9/11 responders lobby for health bill in D.C.By YAMICHE ALCINDOR
September 16, 2010
WASHINGTON - More than 300 people, including many from Long Island, gathered Wednesday morning on the west lawn of the Capitol Building to demand passage of the Zadroga 9/11 health bill, which would reopen a victims' compensation fund to new claims.
Busloads of people organized by FealGood Foundation, a first-responders advocacy group, trekked to the Capitol early in the morning to lobby for the $7.4-billion bill. Later in the day, they planned to visit lawmakers' offices.
"This is a bill that gets to the heart of our nation," U.S. Rep. Peter King (R-Seaford) told the crowd. "Go to their offices and let them see who you are . . . let them see the tragedy."
Several members of the New York House delegation spoke, including bill sponsors Reps. Jerrold Nadler and Carolyn Maloney, both Manhattan Democrats, as well as
Steve Israel (D-Huntington).At times, the crowd on the west lawn resembled a pep rally, with people using loudspeakers to applaud those who worked for months searching for survivors and clearing debris. The crowd cheered, clapped and chanted as lawmakers and speakers urged passage of the bill.
"It is tremendously important," Maloney told the crowd. "It will save lives."
Maloney told the crowd of the uphill battle she and other lawmakers had faced authoring the bill and getting others to vote on it. The House bill died in a battle over voting procedure despite support from Rep. Anthony Weiner (D-Forest Hills) and others.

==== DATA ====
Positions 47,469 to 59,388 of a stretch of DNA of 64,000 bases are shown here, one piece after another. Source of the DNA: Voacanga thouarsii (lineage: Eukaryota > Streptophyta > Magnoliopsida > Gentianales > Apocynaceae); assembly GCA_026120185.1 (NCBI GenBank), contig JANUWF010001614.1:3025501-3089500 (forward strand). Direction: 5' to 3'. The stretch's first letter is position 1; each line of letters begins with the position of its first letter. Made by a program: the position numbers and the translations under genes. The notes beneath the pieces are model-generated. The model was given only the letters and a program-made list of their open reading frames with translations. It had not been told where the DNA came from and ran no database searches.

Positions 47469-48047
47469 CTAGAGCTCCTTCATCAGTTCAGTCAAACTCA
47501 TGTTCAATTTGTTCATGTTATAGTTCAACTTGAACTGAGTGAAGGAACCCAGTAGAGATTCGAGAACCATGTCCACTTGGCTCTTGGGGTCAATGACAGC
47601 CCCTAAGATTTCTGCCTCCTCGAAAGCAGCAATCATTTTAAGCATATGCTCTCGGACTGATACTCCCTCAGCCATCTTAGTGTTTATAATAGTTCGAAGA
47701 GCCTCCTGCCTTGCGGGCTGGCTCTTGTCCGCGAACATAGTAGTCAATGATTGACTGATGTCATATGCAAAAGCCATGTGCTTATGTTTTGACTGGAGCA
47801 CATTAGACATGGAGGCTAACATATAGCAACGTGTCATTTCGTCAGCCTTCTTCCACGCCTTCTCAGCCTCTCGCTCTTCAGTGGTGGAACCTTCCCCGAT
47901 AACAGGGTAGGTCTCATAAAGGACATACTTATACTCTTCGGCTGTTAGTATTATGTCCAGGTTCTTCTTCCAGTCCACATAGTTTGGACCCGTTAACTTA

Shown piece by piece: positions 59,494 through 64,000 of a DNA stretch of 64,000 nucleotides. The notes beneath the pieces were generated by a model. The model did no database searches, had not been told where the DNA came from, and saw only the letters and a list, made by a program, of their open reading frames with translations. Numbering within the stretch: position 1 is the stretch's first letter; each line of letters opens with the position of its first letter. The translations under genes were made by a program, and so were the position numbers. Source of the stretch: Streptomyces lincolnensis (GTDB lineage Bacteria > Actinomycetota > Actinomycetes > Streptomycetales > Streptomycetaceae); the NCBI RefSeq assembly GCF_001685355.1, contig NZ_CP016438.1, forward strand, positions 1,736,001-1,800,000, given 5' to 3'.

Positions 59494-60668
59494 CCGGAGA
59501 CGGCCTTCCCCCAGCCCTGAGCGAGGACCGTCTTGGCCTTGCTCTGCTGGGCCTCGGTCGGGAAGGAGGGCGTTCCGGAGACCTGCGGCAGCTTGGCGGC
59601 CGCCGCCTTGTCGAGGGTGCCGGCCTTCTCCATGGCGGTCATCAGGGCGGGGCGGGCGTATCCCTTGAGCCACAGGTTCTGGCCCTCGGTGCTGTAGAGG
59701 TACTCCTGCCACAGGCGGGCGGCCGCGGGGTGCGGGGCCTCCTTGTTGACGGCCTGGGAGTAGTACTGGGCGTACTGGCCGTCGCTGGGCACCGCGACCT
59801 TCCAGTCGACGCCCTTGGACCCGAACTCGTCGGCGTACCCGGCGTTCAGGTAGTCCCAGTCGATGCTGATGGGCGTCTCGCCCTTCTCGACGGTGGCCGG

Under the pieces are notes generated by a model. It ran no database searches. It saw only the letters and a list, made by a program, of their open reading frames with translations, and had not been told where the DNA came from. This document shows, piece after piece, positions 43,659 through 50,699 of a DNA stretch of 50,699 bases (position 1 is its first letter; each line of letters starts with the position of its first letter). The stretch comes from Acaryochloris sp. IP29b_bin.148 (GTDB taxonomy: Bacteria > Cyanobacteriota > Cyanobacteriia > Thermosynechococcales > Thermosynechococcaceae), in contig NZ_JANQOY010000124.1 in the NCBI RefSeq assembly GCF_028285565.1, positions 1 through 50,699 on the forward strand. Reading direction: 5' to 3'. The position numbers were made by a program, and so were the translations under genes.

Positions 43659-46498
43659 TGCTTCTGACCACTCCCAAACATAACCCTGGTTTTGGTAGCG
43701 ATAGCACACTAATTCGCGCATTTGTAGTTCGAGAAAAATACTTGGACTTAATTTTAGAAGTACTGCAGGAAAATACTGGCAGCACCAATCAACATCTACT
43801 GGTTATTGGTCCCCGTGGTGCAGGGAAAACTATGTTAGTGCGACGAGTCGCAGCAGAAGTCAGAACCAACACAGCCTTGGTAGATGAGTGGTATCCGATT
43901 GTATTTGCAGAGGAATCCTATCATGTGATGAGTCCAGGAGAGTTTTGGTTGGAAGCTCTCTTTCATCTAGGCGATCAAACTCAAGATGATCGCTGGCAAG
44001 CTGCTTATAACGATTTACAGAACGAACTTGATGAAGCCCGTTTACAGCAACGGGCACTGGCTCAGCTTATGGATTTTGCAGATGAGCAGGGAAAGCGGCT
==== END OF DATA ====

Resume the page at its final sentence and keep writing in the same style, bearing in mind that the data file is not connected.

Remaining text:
Maloney said lawmakers will most likely vote early next week on the bill, which needs a majority vote of 218 in the House to pass. King has scolded Democrats for seeking a supermajority in the previous vote; the tactic meant that Republicans could not attach amendments.
Maloney spoke of the disappointment she and others felt when the bill failed on its last vote and of supporters' resolve in getting it passed. Calling the legislation "vital," Maloney said more than 25,000 Americans have health problems related to 9/11.
"We need to treat these men and women . . . as veterans," Maloney said. "They should be given the compensation they deserve."
Later, Maloney said, "Given the tone and determination of everyone here, I believe it is going to pass."
Nadler told those in the crowd that lawmakers must back the bill. Passing it "is the only just thing that we can do" for those who are suffering, he said.
John Feal, president of the FealGood Foundation, delivered a boisterous speech about hope and perseverance. "Today, we walk the halls of Congress and get a billed passed," said Feal, of Nesconset.
Several in the crowd held signs with such messages as, "The Time is NOW to Support 9/11 Heroes, 9 Years is Long Enough" and "There are no words that express our suffering."